It is customary that one who was miraculously saved from death acknowledge G-d's kindness by making a celebratory meal (Seudat Hoda'ah). See here, here, and the Chayei Adam 154:41

Does anyone discuss the proper conduct when one was saved, but others weren't as fortunate? Should the celebration be subdued or limited? Done privately?

If so, does this limitation fade away over time?

Note that in the personal story the Chayei Adam brings, his family was miraculously spared from a fire, but 31 other people died. Part of his celebration involved slow prayer and fasting. However, I don't think that was in mourning for the victims as much as it was to make sure the celebration had the proper tone.

  • Think about the Medrash with the מלאכים by קריית ים סוף....though that's not the kind of source that you're looking for.
    – MTL
    Commented Dec 3, 2014 at 4:46
  • noah brought some sacrifices after leaving the ark
    – ray
    Commented Dec 3, 2014 at 7:19
  • @ray No proof from there, because there weren't other people around.
    – Scimonster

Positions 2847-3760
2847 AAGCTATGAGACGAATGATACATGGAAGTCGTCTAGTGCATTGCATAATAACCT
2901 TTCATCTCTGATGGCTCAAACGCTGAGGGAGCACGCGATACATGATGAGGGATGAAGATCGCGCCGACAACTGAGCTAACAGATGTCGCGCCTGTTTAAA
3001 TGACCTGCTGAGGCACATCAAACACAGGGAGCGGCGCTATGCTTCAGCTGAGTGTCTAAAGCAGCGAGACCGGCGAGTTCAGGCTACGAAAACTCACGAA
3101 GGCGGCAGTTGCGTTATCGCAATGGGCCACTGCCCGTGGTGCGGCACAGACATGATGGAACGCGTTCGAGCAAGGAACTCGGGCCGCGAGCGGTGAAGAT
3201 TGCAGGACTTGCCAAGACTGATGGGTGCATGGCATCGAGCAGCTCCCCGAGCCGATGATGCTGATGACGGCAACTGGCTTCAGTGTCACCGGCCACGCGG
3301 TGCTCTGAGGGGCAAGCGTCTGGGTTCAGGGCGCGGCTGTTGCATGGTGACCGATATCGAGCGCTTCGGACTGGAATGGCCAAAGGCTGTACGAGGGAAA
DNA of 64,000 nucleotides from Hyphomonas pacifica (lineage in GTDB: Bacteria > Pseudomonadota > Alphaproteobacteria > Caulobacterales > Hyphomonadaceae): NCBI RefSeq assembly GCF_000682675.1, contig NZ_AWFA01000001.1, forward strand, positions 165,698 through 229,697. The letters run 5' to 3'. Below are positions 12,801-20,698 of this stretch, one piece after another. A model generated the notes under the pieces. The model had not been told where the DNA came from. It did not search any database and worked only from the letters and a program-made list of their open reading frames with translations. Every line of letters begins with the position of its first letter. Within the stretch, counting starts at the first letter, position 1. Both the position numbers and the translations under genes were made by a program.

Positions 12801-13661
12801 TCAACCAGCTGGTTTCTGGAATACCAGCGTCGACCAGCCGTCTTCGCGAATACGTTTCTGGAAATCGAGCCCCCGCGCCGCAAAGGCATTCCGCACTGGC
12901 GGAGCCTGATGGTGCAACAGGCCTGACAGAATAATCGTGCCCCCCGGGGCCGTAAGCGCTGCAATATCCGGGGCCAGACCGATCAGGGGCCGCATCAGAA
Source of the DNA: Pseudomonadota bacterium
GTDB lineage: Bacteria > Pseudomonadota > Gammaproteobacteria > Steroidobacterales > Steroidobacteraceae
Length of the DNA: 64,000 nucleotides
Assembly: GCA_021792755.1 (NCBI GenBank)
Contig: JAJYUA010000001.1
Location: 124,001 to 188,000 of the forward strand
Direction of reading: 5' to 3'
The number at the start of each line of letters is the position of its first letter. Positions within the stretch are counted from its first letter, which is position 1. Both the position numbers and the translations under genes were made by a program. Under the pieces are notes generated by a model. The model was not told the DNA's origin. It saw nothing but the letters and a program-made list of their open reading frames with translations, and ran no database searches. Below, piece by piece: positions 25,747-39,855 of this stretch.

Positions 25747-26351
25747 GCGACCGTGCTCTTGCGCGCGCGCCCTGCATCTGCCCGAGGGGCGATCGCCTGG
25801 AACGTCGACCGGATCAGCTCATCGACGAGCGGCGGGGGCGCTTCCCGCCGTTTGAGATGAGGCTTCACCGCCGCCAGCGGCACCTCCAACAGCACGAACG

Commented Dec 3, 2014 at 7:45
  • @Scimonster isnt that what he is asking?
    – ray
    Commented Dec 3, 2014 at 11:28
  • @Scimonster Ray has a good point -- by Noach, everyone died except for him and his family.
    – MTL
    Commented Dec 3, 2014 at 14:24

1 Answer 1


The Yosef Lekech on Megillas Esther addresses your question. He asks why we don't celebrate Chanukah with "mishteh v'simcha" (joyful partying) like we celebrate Purim. He answers that by Chanukah, unlike by Purim, there were casualties. While Hallel and thanksgiving are appropriate in recognition of the great salvation Hashem wrought, joyful partying would be inappropriate in the face of the cost of that very salvation. My teacher brought down the Chazal, "Lo sasti b'takalas chaveiri" - I never rejoiced in my friend's downfall - to mean that even if I had my own good reason to rejoice, I would not do so during my friend's sorrow.

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